I’ll have a full report later, when I can talk about Progressive Field and PNC as well, but Comerica does at least three things really well: a) it celebrates tigers, from the giant one outside the gates to the ones adorning the walls with baseballs gripped in their mouths and a ton of tigers inside; b) it celebrates Tigers, with nods to variants of the D, the old park, decades of history and franchise heroes; and c) it’s alive with the sense that the Tigers are Detroit and Detroit is the Tigers, inextricably woven together.

There are a bunch of things about Comerica that the Mets could and should copy; they’d help give Citi Field what it still lacks, which is a sense of the team that plays inside as a presence and a source of lore and love. More on that in a few days.

Then again, I saw the team that plays inside Citi Field, and right now they’re nothing to celebrate, wherever one happens to see them.

10 comments to The View’s No Better Out Here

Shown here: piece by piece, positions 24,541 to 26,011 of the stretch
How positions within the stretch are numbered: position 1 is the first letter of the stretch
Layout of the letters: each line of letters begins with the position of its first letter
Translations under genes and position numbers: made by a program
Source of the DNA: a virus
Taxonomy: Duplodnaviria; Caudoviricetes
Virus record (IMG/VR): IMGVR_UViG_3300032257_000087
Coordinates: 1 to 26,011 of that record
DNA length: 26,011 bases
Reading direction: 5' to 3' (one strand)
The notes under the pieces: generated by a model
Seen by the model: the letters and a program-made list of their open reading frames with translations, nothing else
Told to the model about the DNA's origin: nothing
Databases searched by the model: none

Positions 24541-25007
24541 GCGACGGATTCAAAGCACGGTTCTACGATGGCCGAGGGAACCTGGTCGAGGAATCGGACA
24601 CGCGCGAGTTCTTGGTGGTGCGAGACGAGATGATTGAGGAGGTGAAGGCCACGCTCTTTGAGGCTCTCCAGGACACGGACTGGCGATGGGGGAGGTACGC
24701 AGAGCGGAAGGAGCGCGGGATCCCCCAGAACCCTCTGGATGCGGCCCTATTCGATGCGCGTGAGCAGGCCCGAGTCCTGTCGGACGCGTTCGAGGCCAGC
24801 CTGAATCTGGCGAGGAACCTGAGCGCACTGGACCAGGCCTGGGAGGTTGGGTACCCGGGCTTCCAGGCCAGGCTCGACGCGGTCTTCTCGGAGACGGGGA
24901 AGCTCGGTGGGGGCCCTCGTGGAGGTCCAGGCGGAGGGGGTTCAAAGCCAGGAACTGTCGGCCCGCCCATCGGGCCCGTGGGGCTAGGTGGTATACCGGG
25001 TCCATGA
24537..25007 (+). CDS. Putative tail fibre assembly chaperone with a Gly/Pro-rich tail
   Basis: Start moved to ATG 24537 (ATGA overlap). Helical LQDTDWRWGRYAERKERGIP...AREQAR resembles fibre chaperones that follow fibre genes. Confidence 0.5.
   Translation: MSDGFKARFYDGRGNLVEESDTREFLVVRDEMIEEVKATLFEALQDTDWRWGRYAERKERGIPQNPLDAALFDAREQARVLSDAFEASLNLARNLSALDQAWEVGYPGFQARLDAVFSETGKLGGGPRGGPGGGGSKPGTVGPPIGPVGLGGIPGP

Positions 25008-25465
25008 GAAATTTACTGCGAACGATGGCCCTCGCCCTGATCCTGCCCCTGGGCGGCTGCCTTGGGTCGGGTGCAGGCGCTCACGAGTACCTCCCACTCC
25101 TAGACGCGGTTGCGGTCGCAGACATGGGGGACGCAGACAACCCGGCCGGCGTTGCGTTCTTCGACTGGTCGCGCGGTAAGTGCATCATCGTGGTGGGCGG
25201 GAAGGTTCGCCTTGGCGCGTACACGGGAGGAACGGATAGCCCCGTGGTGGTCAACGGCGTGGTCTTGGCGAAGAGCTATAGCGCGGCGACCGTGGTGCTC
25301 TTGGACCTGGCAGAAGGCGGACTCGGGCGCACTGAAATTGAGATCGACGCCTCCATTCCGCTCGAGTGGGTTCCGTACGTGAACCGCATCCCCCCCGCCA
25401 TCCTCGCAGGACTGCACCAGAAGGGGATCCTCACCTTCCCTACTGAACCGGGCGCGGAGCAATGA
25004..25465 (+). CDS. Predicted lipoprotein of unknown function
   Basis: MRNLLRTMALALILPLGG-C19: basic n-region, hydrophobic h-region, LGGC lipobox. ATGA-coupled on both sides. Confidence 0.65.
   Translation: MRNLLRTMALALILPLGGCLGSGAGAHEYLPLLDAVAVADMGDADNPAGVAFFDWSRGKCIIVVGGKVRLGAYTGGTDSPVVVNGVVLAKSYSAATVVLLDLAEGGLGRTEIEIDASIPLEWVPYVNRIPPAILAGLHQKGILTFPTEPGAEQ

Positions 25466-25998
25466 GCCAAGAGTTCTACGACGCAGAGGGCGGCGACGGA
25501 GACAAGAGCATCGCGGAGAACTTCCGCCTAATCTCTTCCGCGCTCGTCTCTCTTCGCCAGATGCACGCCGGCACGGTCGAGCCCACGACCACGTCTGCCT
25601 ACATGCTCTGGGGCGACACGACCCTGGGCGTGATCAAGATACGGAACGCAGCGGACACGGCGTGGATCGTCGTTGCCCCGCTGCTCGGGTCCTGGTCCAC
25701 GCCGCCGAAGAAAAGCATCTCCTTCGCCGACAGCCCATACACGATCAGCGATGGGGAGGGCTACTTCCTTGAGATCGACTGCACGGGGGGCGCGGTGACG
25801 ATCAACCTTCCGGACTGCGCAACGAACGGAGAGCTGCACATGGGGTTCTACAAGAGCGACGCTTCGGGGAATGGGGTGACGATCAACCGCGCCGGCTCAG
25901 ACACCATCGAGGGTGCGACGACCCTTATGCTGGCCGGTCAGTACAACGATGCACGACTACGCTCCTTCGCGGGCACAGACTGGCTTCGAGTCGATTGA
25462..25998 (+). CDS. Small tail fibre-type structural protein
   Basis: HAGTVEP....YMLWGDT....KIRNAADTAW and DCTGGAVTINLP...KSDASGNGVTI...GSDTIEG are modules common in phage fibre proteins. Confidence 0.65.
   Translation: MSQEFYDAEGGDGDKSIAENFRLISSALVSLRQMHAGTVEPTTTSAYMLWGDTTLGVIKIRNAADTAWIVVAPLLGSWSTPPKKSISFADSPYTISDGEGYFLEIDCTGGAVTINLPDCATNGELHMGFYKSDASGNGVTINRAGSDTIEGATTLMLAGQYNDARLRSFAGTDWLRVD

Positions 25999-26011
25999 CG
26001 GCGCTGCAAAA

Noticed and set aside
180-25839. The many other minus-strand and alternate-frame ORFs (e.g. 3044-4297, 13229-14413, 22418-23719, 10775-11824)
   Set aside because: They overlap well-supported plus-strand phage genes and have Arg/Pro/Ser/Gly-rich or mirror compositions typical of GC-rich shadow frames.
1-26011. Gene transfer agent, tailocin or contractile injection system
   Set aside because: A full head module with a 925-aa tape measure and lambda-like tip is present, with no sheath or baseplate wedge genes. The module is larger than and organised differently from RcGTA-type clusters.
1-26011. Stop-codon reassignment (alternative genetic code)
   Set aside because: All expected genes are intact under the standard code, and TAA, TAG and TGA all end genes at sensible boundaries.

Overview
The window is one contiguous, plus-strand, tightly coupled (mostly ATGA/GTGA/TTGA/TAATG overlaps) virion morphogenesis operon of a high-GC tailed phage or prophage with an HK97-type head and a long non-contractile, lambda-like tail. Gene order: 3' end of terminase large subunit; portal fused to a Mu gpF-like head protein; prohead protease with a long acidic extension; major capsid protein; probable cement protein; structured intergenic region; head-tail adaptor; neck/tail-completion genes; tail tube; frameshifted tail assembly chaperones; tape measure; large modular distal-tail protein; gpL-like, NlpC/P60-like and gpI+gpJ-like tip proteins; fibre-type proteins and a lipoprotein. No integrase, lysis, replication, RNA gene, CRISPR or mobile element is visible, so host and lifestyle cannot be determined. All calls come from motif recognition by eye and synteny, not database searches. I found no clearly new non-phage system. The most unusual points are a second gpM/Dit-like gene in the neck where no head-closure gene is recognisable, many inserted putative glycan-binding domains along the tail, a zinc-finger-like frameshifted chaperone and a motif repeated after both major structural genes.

• Jacobs27

    Speaking of being asleep, the broadcast didn’t dwell on it, but I’m pretty sure Kinsler stole third uncontested because he wasn’t even really being held on at second, let alone paid attention to.

    Could you guys tell?

    Very cool trip. I timed a visit out to see my brother in San Fran in a couple weeks so we could go see the Mets… it seemed like a much better idea at the time!

    We’re also gonna see the Sonoma Stompers, and independent league team that’s just signed two women, a pitcher and an outfielder. So that at least should be cool.

    • Was in the top deck, so no idea.

      Sonoma Stompers sound great. I have to read the new book about them.

      • Jacobs27

        Didn’t know about the book. Cool, thanks for the tip.

        I looked at the Tiger’s highlight feed of Kinsler’s steal and Walker is in fact in the area code of second. Thor just never looked over.

        As for his pitching, Keith was stressing on the broadcast that Syndergaard has been living too much on the outer half of plate, especially to righties. Not establishing inside. And that his slider has been much less sharp. And maybe that is bone-spur related. Compared to deGrom, I think he’s also throwing a lot more fastballs on basically the same plane–not changing the eye-level enough. And Gary Apple pointed out that he’s been throwing more first-pitch balls than strikes lately. Syndergaard himself said after that he’s been trying to be too fine. His best inning by far was the 5th when he broke out a nice curveball we haven’t seen much in a while. Maybe he can build on that?